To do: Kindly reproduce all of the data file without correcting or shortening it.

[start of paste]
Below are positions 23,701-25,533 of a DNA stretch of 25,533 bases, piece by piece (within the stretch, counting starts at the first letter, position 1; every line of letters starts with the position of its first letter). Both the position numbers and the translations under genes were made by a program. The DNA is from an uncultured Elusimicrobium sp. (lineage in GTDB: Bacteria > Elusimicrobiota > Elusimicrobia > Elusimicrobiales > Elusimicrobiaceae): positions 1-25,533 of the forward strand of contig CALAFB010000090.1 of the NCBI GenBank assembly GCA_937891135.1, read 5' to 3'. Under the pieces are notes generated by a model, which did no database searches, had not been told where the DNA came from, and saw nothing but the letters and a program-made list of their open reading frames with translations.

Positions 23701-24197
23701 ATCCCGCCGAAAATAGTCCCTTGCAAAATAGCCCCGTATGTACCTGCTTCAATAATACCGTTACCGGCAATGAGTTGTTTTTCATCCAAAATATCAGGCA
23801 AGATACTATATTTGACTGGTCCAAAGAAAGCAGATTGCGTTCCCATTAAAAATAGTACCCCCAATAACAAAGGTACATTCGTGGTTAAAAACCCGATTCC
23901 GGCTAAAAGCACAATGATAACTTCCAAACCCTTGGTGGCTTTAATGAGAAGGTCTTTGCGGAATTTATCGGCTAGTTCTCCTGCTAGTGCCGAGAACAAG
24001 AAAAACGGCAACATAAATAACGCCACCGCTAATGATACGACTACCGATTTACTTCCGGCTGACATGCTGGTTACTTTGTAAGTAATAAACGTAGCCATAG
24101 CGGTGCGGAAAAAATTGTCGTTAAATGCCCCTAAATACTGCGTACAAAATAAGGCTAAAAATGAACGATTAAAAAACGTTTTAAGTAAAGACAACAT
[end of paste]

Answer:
Below are positions 23,701-25,533 of a DNA stretch of 25,533 bases, piece by piece (within the stretch, counting starts at the first letter, position 1; every line of letters starts with the position of its first letter). Both the position numbers and the translations under genes were made by a program. The DNA is from an uncultured Elusimicrobium sp. (lineage in GTDB: Bacteria > Elusimicrobiota > Elusimicrobia > Elusimicrobiales > Elusimicrobiaceae): positions 1-25,533 of the forward strand of contig CALAFB010000090.1 of the NCBI GenBank assembly GCA_937891135.1, read 5' to 3'. Under the pieces are notes generated by a model, which did no database searches, had not been told where the DNA came from, and saw nothing but the letters and a program-made list of their open reading frames with translations.

Positions 23701-24197
23701 ATCCCGCCGAAAATAGTCCCTTGCAAAATAGCCCCGTATGTACCTGCTTCAATAATACCGTTACCGGCAATGAGTTGTTTTTCATCCAAAATATCAGGCA
23801 AGATACTATATTTGACTGGTCCAAAGAAAGCAGATTGCGTTCCCATTAAAAATAGTACCCCCAATAACAAAGGTACATTCGTGGTTAAAAACCCGATTCC
23901 GGCTAAAAGCACAATGATAACTTCCAAACCCTTGGTGGCTTTAATGAGAAGGTCTTTGCGGAATTTATCGGCTAGTTCTCCTGCTAGTGCCGAGAACAAG
24001 AAAAACGGCAACATAAATAACGCCACCGCTAATGATACGACTACCGATTTACTTCCGGCTGACATGCTGGTTACTTTGTAAGTAATAAACGTAGCCATAG
24101 CGGTGCGGAAAAAATTGTCGTTAAATGCCCCTAAATACTGCGTACAAAATAAGGCTAAAAATGAACGATTAAAAAACGTTTTAAGTAAAGACAACAT